Talking tech since 2003

While the widespread adoption of Google Glass—the search-giant’s wearable computing accessory for those with questionable fashion senses—is still up in the air, Google seems to be positioning its app-selling marketplace, the Play Store, to accommodate programs for Glass when it hits the market sometime in 2014.

This screenshot shows Google Glass listed as a "compatible device."
This screenshot shows Google Glass listed as a “compatible device.”

The Verge today points to a screengrab posted on Google+ by Germany-based Zynga employee Nicolas Gramlich. In the screenshot, we can see that Google Glass is listed as a possible compatible device in the recently updated Play Store. So what does that actually mean in practical terms? In short, it’s possible that Google Glass may end up being able to run Android APK files, also known as the apps that Android users download and run on their smartphones and tablets every day.

As to whether or not that is a probable outcome, that remains to be seen. Since Google Glass’s display is so teeny, it’s not super likely that Rovio will bother to make sure that Angry Birds Star Wars will run well on your face-computer. On the other hand, Rovio loves making lots of money with Angry Birds, so you never know.

The real practical takeaway from this news is that it seems as though Google is making sure that users have as streamlined an experience with its products as possible. Glass is a different kind of animal than Android-powered smart-devices, but that doesn’t mean you should have to hunt through a totally different marketplace for programs you can use on the thing. By putting all of its Google-approved programs in one Play Store, Google is making sure that its customers won’t get annoyed by having to go to more than one place for their software needs. It’s a small move, but a smart one, and it goes to show why Google is among the world’s most important and successful companies.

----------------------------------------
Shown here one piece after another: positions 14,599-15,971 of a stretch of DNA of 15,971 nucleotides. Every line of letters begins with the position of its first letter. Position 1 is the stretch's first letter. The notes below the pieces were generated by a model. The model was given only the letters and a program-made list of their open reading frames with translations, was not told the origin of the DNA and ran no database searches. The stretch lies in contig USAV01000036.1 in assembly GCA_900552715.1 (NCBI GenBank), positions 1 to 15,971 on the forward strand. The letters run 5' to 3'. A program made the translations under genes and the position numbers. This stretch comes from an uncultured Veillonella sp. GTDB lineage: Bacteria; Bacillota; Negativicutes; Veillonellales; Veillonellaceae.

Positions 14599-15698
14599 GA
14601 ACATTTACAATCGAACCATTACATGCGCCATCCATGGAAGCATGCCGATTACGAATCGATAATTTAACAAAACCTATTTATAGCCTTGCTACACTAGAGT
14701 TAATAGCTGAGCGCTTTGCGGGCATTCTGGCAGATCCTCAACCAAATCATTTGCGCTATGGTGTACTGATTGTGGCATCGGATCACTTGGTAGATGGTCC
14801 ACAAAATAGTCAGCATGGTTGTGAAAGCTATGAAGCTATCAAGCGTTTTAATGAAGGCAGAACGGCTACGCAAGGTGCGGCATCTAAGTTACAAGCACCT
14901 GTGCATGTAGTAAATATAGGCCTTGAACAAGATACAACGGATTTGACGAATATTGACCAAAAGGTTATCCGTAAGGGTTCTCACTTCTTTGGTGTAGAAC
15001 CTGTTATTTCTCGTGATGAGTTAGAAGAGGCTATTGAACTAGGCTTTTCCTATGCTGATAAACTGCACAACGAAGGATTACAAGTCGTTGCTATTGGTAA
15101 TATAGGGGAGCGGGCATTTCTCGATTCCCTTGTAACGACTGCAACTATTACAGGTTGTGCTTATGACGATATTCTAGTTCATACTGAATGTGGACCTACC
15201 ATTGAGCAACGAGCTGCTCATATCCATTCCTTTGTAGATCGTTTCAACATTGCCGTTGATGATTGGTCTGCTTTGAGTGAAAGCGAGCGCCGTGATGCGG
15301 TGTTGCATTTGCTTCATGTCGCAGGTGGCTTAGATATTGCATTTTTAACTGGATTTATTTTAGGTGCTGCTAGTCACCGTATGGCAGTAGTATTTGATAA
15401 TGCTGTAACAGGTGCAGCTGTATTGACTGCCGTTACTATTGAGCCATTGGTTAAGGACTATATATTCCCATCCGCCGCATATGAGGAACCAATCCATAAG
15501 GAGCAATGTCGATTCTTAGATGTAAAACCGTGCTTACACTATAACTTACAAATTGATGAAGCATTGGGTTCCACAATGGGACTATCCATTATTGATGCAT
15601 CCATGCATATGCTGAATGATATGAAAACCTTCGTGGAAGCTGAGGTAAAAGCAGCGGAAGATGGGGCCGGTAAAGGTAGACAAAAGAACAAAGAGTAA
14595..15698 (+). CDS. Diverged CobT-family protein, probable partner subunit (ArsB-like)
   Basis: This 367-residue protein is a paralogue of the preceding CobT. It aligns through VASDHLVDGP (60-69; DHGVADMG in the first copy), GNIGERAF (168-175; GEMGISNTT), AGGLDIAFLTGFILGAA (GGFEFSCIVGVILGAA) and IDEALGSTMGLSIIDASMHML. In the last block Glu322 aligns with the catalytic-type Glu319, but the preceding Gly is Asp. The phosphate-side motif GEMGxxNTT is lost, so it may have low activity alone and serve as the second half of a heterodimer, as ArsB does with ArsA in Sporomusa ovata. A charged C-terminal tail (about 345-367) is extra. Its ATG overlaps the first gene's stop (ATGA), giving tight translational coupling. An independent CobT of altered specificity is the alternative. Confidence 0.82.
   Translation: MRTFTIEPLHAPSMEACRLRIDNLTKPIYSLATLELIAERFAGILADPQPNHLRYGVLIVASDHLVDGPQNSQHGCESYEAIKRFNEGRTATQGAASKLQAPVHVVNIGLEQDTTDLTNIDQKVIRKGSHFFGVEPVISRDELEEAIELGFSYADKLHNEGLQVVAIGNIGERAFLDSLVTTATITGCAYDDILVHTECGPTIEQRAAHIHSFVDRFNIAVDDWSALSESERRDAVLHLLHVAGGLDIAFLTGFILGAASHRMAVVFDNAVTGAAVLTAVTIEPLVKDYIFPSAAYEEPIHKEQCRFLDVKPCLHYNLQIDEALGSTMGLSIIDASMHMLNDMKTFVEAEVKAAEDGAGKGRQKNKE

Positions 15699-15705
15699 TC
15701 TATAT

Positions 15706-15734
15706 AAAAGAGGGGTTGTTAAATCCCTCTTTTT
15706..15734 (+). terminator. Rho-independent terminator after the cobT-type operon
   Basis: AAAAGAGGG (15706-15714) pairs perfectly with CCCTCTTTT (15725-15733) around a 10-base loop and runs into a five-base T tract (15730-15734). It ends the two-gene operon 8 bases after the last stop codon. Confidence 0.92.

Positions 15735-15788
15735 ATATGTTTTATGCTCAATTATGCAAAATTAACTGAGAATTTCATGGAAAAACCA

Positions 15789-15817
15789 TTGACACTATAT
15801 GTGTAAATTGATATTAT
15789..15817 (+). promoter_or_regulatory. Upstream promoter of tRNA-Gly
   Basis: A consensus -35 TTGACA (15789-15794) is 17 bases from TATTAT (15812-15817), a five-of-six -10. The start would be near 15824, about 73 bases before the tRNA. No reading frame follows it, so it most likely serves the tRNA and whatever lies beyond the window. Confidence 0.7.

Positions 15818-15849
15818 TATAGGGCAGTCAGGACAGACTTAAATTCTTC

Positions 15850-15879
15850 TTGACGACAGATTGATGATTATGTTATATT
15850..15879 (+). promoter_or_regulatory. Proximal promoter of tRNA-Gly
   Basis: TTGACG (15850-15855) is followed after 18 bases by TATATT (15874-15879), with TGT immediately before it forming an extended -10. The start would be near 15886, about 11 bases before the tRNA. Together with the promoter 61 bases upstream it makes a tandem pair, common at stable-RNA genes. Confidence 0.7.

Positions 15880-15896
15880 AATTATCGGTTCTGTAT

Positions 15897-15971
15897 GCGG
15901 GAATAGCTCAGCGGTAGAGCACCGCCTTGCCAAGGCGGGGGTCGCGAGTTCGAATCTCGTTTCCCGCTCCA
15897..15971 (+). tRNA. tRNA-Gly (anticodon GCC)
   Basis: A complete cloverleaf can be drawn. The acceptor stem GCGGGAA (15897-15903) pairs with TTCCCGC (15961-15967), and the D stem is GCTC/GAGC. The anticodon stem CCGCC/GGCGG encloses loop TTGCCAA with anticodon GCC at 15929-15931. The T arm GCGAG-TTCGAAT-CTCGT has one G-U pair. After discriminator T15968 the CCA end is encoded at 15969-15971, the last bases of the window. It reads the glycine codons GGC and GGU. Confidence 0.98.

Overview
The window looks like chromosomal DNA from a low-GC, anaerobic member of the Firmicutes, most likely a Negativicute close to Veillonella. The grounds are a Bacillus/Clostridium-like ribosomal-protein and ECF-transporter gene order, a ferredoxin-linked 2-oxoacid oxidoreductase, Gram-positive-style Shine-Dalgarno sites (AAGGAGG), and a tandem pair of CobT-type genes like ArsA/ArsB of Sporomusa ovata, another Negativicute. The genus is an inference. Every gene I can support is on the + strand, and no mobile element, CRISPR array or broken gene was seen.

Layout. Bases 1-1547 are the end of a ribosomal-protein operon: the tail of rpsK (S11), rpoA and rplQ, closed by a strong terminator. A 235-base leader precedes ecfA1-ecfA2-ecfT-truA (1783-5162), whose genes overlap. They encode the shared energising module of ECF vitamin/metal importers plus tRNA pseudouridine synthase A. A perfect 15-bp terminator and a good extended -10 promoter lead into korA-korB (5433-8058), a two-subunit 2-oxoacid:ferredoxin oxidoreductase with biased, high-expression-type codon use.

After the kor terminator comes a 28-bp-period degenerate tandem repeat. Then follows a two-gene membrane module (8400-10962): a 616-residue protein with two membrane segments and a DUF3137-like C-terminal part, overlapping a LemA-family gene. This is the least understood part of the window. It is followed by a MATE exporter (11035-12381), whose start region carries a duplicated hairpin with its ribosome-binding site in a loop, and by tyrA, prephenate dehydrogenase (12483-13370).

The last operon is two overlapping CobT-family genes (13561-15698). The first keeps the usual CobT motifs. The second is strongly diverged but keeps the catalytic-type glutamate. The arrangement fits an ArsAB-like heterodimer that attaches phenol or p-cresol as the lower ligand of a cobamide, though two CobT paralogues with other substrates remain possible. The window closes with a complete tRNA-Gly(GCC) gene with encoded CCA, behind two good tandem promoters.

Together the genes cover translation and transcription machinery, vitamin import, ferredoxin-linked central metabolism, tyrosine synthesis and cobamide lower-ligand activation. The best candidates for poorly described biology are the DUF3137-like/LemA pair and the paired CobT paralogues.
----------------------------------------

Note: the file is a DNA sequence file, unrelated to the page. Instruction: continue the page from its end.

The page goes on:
In the end, though, I wonder how well Google Glass will do when it’s finally released to the public sometime in 2014. The beta test version cost a whopping $1,500, and as of now there’s no real idea as to how much it’ll cost when it hits the market. Will this experiment with wearable computers be the start of a revolution? Or just another failed tech fad we’ll joke about years from now?

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